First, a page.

LAN – A Local Area Network is the group of computers and devices that have common communications links between them, so in this instance your home network. The LAN settings will enable you to get more information about your home network and adjust things like firewall settings. Similarly, the network management tool may allow you to see which individual devices are connected to your network and manage the network accordingly.

WLAN – If LAN refers to your local area network, it may not come as any surprise that WLAN refers to your wireless local area network, the system encompassing two or more devices using radio waves to communicate. These are the settings for your wireless local network, and they consist of things like SSID, and WEP/WPA security settings. SSID stands for service set identifier, and its the identification name for a Wi-Fi network, changing this would allow you to change the identifier of your network. WEP and WPA are two different forms of security protocols that help protect your WLAN from unauthorized access. WEP stands for Wired Equivalent Privacy while WPA stands for Wi-Fi Protected Access, WPA is typically recognized to be more secure than WEP. Since 2006 WPA2 has superseded WPA.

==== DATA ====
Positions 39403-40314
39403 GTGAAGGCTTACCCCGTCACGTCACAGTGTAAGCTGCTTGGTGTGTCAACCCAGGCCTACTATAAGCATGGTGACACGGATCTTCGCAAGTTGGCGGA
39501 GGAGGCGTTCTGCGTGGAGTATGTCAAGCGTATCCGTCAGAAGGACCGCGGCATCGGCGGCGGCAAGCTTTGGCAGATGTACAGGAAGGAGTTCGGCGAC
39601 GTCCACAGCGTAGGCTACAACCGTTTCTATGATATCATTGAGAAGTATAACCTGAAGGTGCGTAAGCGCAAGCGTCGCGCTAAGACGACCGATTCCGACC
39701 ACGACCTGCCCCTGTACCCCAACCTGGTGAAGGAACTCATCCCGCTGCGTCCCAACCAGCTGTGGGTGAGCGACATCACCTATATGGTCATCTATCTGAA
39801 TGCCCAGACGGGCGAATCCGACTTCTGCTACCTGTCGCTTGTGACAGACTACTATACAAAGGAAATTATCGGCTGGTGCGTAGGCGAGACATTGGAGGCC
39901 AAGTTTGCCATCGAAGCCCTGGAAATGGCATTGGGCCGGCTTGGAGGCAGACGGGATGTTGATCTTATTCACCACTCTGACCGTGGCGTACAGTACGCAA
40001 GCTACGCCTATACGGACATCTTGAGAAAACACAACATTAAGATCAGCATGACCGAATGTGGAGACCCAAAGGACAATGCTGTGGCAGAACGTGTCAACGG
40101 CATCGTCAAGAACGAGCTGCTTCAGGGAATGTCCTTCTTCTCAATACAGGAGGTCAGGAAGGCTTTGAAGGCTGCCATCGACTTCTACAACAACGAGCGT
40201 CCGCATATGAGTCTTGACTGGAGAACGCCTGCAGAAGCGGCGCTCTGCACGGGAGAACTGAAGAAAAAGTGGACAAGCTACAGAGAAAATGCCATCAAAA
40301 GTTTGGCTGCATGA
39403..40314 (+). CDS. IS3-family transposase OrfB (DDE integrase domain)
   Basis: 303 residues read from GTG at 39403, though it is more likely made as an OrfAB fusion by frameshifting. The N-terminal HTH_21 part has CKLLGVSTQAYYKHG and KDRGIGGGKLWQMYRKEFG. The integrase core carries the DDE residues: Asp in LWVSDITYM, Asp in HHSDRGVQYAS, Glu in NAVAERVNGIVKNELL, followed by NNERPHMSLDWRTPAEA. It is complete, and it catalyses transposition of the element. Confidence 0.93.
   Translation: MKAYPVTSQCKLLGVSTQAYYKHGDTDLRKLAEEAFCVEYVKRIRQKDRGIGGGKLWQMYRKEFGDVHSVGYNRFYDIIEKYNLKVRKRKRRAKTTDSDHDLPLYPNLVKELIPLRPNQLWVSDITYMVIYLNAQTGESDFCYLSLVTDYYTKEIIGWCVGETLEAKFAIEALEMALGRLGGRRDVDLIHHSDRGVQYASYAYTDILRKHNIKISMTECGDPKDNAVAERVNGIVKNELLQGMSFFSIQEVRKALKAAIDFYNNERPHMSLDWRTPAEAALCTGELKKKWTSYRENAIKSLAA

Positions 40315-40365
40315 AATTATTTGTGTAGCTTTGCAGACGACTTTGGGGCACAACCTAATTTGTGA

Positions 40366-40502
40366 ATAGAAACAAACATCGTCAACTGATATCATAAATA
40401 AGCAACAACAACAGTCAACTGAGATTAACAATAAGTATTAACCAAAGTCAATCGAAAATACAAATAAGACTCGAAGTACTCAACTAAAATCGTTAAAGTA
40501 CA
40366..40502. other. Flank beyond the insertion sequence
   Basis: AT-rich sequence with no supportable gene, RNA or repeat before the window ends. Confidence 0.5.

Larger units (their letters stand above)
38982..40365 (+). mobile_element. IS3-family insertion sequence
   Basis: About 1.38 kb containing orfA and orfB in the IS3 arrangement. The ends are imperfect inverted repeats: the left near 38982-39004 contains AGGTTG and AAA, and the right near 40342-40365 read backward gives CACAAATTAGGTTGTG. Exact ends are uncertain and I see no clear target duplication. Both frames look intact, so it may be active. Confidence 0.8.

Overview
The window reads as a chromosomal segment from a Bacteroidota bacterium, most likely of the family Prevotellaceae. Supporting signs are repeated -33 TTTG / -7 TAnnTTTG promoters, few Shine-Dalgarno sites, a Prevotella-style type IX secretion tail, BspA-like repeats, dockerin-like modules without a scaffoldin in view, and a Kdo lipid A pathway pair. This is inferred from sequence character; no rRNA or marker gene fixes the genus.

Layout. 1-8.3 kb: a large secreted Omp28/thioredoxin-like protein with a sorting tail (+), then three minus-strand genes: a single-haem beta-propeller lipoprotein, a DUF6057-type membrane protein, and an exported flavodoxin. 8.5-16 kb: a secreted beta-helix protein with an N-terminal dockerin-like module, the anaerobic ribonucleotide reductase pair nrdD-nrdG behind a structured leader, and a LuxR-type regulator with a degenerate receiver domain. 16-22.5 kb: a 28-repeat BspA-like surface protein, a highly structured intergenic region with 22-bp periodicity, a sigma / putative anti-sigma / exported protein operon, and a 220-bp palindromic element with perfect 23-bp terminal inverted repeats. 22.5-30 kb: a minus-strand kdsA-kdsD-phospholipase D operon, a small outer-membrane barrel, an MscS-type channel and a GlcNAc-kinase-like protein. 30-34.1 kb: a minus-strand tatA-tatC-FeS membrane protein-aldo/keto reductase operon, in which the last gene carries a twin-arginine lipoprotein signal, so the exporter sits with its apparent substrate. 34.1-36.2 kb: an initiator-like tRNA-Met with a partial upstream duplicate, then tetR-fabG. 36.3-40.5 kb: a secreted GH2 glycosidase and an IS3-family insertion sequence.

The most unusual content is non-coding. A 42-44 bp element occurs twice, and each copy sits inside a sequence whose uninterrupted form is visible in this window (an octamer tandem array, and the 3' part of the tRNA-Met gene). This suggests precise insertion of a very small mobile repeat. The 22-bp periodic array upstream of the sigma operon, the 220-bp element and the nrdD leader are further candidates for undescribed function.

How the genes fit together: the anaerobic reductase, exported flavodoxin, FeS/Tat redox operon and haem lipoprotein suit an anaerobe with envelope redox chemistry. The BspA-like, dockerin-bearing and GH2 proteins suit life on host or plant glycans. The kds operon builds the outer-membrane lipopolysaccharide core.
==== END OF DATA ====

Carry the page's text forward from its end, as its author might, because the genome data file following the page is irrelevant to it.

DSL – DSL stands for digital subscriber loop, and it is a “last mile” service that lets users access the internet by using existing their currently existing telephone lines. DSL connections have been replaced by fiber in some areas, but if your modem and router utilize a DSL connection you will find the settings for it through this option.

DHCP – DHCP stands for Dynamic Host Configuration Protocol. The protocol lets you quickly and automatically manage the distribution of IP addresses across a network, configuring the proper gateways and DNS server information for your network.

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Opinions expressed are solely the authors and do not express the views or opinions of Science Trends nor the author's institution.
Cite this article as:
Daniel Nelson, MS. 192.168.1.1 – Router Login, Science Trends, 2018. Available at:
http://doi.org/10.31988/SciTrends.21181
*Note, DOIs are registered Friday weekly and therefore may not work until then.